Holidays in Tasmania will give you a unique opportunity to explore one of the least spoiled natural areas in the southern hemisphere. Since almost one third of the island state remains protected with natural parks, if you book a trip to Tasmania, you can rest assured you will be able to witness all kinds of untamed scenery, including dramatic hiking trails, secluded beaches and dizzying river gorges.
- Mount Wellington is one of the most prominent natural landmarks of Tasmania. Its 1,271-meter tall summit offers spectacular views of Hobart, the island’s capital, as well as its surrounding area.
- Museum of Old and New Art is tucked away in Hobart’s suburbs. Featuring over 300 works of art from the ancient times to more contemporary pieces, it is the largest privately owned art collection in Australia.
- Salamanca Market is the ideal place to go to if you want to soak up local atmosphere and pick up a souvenir or two in the process. It takes place every Saturday at Hobart’s waterfront.
- Established as a penal colony in the early 19th century, Port Arthur was the main base of Australia’s early convicts. Today, it is an open air museum and a World Heritage Site, as well as one of the most evocative examples of Australia’s troubled colonial history.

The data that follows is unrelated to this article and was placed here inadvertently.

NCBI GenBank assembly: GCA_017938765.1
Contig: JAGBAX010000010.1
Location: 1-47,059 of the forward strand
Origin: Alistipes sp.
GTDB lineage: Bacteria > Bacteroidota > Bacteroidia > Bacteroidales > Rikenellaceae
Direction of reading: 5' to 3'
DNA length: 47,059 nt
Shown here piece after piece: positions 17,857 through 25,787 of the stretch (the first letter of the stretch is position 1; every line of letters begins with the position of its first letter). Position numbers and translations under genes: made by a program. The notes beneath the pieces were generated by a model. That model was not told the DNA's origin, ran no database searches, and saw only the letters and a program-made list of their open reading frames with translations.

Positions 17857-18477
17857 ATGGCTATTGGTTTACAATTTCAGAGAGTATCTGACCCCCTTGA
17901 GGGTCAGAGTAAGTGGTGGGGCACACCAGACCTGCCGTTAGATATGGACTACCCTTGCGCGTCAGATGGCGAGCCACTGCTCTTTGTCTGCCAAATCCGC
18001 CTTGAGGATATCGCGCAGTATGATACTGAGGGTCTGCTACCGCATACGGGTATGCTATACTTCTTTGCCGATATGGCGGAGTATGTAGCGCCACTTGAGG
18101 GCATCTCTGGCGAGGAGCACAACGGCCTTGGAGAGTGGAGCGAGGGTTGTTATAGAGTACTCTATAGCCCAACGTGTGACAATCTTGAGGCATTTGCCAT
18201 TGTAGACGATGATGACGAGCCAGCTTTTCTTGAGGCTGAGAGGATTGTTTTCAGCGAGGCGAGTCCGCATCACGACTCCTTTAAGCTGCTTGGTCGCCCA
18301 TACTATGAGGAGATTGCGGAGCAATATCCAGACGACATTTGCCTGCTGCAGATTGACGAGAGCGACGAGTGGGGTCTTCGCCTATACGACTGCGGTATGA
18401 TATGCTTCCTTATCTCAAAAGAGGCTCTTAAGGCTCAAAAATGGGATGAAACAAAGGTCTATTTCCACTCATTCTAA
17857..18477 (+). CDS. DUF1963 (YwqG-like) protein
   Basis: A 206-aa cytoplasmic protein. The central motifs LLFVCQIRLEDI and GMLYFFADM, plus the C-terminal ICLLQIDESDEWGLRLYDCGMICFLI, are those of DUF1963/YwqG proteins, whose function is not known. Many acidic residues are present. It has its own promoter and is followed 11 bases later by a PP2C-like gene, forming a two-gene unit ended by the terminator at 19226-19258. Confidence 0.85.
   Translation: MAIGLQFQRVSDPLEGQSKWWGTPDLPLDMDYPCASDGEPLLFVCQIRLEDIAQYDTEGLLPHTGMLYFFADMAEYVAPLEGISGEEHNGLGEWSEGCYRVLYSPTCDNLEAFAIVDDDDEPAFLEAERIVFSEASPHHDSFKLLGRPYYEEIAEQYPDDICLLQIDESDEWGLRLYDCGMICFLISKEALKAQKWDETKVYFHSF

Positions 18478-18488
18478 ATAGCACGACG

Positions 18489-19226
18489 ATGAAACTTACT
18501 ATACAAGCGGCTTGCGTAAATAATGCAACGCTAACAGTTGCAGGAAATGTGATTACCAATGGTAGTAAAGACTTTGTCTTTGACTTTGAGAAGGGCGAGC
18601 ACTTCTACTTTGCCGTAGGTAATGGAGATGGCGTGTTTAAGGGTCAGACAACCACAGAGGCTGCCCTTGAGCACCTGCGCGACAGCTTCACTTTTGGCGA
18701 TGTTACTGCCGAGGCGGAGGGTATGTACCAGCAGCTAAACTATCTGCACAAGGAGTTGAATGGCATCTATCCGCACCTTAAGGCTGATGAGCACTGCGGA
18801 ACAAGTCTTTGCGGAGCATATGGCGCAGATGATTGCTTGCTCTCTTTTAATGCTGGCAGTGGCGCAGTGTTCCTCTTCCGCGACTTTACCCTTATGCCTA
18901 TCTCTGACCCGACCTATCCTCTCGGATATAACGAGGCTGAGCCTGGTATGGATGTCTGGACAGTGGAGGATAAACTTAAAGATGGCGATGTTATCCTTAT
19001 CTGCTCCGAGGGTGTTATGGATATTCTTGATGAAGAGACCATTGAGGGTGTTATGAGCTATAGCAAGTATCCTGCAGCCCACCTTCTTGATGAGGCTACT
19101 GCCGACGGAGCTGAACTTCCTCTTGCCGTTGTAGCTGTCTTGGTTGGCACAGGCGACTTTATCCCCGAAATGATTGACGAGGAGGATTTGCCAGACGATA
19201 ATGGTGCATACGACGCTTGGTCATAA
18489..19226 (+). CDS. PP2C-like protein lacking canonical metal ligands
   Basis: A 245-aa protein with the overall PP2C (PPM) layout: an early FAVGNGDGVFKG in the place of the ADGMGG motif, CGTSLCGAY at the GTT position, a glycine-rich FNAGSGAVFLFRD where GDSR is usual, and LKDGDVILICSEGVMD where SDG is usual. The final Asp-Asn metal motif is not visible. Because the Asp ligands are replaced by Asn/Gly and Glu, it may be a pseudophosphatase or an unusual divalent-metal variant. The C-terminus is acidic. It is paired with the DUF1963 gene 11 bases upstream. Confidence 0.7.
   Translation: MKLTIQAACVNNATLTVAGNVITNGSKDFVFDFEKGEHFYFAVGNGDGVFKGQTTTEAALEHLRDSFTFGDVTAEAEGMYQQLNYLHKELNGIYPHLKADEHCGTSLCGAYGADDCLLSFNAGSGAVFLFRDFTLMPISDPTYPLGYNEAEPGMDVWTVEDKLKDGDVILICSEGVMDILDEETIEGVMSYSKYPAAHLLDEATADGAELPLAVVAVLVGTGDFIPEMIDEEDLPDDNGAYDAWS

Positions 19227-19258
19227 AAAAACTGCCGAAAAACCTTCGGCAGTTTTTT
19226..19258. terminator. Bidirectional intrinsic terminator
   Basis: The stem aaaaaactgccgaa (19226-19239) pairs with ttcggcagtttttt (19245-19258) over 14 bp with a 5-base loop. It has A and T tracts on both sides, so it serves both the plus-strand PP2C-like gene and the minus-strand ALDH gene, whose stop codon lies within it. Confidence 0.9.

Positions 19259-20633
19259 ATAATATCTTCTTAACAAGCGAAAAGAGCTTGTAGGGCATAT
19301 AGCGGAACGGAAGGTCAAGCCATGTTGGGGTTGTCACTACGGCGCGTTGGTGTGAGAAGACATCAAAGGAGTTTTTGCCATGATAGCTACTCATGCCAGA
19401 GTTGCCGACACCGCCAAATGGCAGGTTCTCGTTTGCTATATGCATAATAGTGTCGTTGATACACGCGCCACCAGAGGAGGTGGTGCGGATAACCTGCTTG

- The weather in Tasmania is notoriously unpredictable; however, the warmest and driest period spans from December to February – making it ideal for holidays.
- The most famous symbol of the Australian island state is undoubtedly the Tasmanian Devil. If you are staying in Hobart, you can see this fascinating nocturnal scavenger in the nearby Bonorong Wildlife Sanctuary.
- In recent years, Tasmania has developed a reputation as an exciting gastronomic hub. The ingredients of local cuisine include everything from exotic seafood, to exquisite black truffles to world-class beef, which is why Tasmania’s food offer will be sure to please every palate.